14 January, 2022

Rock Music and Culture

Posted by Socrates in rock music, rock music industry at 3:25 pm | Permanent Link

“‘Rockism’ didn’t falter in its evaluation of Bob Dylan, The Band, Buffalo Springfield, Van Morrison, The Who, and Neil Young. It faltered when it pretended Patti Smith was a major talent or Kate Bush amounted to anything. By far the worst product of this kind of theory-obsessed and ideology-driven ‘rockism’ was the massive hype of punk music. While punk, like any musical genre, produced its share of memorable songs, it was showered with far more attention than it deserved on the basis of intellectual conceits of the critical community.”

Just like the modernists had to pretend to like Alban Berg, the ‘rockists’ convinced themselves that LONDON CALLING is the greatest album of the 80s. (At least, the Clash was one of the few punk bands one could listen to with some, if not much, pleasure.)”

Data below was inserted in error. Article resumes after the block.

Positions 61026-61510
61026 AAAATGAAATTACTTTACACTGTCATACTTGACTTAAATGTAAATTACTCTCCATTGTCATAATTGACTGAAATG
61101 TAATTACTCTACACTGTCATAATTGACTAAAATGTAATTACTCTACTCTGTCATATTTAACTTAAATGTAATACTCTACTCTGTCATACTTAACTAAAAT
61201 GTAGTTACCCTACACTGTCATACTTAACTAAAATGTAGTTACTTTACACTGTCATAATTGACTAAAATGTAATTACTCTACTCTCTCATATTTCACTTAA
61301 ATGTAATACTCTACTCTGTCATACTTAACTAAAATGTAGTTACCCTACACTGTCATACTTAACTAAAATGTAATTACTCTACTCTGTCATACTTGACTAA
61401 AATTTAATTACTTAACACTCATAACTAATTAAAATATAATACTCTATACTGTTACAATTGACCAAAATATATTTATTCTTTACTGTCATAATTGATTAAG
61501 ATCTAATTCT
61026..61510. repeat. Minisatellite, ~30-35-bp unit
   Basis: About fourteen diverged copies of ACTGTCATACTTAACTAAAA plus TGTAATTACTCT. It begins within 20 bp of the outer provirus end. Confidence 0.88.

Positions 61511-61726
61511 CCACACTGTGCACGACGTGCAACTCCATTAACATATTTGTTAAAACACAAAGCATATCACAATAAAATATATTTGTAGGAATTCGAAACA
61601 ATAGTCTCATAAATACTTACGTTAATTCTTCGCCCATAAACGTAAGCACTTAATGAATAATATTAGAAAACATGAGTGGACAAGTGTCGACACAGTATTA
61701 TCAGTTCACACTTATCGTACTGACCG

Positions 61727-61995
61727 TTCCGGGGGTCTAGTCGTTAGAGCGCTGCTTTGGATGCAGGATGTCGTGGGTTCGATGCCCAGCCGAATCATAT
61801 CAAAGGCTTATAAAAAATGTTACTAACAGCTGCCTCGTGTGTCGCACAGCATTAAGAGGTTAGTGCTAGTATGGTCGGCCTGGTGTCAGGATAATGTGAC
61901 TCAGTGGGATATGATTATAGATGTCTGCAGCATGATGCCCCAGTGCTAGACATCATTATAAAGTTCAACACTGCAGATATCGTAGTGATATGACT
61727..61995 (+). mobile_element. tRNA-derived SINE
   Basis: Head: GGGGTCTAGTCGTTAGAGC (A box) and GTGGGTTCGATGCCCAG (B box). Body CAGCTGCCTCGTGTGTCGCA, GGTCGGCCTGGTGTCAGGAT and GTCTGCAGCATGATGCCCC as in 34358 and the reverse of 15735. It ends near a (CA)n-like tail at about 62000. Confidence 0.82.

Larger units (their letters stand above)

Yes. I’ve seen 136 “rock music experts” (most of whom live in New York City, of course) claim that the Clash’s “London Calling” was the greatest thing since sliced bread. Not! Romanticizing niggers (Jamaicans, in this case) doesn’t equal “great.” The Clash was led by the part-Jew, Joe Strummer.

Punk rock was all about anger directed against “the establishment.” And anger should not have been elevated to “genius” level since it was emotion and little else. The Sex Pistols were pretty good, in my opinion (for one album, anyway), but hardly musical geniuses on the level of, say, the Who. Anger isn’t genius, it’s just being pissed off.


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